Once upon a time, an old man was walking on the beach after a storm has passed. He saw a young boy bending and picking up something from the sand. He asked the young boy, “What are you doing?” The young boy paused then threw a starfish into the ocean.
“The tide has washed them up onto the beach and they can’t return to the sea by themselves. When the sun gets high they will die unless I throw them back into the water,” the boy said. The old man replied, “But there must be tens of thousands of starfish on this beach. I’m afraid you won’t be able to make much of a difference.”
The boy bent down, picked up yet another fish, and threw it as far as he could into the ocean. He turned to the old man, smiled and said, “It made a difference on that one!”
This is the story that Partners in Ministry (PIM) Director Shelley Meritt shared during the PIM celebration on March 19, 2018. As I was looking around the room, I was thinking that these students are like starfish washed onto the shore of IGSL to be trained. And after two to four years we will throw them back to their ocean where they belong. It made me think, “Is this worth it? Are we really making a difference?”
One graduating lady from Vietnam said that PIM made her a better partner to her husband, a godly mother to her children, and a faithful servant to God. Her storm when she came to IGSL is her difficulty in speaking in English. She felt so lonely then as she cannot talk to people in IGSL. She had a hard time living in a new environment. Through the English class in PIM, she became more confident to speak and was able to attend the program. This enabled her to undertake her role as a mother and a wife, as well as increase her capacity to impact her country.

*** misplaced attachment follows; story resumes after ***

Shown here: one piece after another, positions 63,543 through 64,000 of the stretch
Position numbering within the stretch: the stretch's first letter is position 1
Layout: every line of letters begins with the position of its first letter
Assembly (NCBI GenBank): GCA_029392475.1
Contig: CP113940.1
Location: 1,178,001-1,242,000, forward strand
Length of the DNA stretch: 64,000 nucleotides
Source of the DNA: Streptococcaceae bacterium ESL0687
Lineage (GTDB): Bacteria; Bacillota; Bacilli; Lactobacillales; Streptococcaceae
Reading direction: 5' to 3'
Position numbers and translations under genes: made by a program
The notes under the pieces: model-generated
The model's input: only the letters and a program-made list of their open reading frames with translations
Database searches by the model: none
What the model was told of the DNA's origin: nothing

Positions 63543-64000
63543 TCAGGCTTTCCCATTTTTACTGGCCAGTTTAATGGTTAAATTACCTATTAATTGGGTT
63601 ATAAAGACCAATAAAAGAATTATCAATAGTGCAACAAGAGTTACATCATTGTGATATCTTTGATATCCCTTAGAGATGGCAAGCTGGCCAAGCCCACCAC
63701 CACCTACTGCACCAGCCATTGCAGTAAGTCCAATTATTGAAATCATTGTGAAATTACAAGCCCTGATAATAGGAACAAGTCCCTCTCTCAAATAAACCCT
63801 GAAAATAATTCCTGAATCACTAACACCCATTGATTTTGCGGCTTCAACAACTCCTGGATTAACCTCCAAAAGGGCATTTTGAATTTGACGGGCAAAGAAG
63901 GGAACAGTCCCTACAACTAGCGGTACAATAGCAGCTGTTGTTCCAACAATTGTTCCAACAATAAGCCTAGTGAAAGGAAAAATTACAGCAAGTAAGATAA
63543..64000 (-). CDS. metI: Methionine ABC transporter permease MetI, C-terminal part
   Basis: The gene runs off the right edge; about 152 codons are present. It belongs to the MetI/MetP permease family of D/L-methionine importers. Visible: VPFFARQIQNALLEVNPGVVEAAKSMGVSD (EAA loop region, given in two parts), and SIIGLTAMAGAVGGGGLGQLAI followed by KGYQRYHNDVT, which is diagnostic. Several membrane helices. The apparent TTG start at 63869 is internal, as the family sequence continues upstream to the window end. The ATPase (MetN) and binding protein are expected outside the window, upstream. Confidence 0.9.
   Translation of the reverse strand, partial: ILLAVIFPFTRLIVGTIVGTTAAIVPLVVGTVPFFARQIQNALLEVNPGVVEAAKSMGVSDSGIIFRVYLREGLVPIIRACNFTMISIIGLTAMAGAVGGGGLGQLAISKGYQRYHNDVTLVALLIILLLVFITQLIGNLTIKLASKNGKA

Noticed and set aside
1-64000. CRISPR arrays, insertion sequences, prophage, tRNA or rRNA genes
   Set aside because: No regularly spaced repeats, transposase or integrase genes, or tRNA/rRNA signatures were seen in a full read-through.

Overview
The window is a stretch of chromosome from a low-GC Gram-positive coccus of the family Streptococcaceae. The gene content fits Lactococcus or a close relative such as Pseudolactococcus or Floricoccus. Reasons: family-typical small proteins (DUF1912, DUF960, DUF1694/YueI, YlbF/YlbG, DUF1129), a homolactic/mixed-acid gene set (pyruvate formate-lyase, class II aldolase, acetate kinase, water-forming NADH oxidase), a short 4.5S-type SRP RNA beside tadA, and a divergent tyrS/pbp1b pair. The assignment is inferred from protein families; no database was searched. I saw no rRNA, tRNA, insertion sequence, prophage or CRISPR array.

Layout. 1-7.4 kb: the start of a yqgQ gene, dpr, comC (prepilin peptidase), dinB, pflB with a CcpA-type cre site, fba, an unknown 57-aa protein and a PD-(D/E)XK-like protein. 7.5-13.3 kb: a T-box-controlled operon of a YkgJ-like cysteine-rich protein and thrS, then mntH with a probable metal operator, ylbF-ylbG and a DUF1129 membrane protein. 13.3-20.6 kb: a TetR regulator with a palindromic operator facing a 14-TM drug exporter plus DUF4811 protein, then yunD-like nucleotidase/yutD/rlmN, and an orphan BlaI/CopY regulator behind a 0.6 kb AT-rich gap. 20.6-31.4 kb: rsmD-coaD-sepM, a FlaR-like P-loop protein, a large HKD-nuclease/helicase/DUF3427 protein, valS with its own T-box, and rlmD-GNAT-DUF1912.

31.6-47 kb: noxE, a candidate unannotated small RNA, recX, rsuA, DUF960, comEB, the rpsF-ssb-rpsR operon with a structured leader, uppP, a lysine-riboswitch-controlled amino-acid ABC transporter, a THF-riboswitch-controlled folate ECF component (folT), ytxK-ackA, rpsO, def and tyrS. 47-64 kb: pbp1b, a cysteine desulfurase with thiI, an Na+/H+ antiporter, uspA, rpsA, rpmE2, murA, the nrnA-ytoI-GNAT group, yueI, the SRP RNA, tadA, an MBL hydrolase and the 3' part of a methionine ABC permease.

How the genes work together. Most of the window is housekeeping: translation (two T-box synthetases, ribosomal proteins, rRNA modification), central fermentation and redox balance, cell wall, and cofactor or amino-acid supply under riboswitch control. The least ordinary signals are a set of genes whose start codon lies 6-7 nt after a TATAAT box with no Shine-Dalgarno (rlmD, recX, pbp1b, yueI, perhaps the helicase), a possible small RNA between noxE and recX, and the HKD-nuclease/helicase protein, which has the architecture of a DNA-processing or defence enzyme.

Another lady from Sri Lanka faced her storms here in IGSL when her family went through one medical crisis after another. Imagine yourself in her shoes: you cannot understand nor communicate in English; you are in a new environment; and you have to take care of your husband who had chicken pox on your first day in the Philippines, for your daughter who had a bone operation in her arms due to an accident, for another major operation of your husband after two years of severe pain in the stomach. But this lady saw how God provided a second family for them here in IGSL: people who were willing to help, people who left groceries on their doorstep, and people who prayed for them.
Highlights of the PIM Closing Ceremony
The last lady who shared her story is from the Philippines. Her storm while in IGSL is not her studies nor cultural adjustments but on raising a special child. Through PIM, she learned how to be a loving mom to this child and be able to journey with her daughter as she first struggled with the disabilities. Because of her patience, as well as love and encouragement from the IGSL community, her daughter was able to be part of the homeschooling group here in campus. She is very confident and able to socialize well with playmates and people here in the community.
These are just three stories from the 32 Partners in Ministry ladies who graduated this school year. We are throwing them back to their countries and ministries. Looking back to the two to three years of journey, was it worth it? Yes! The things that they learned inside and outside of the classroom made a difference and will make a difference where God has called them to be.
(This article was written by Shelby Zaragosa, PIM Faculty)
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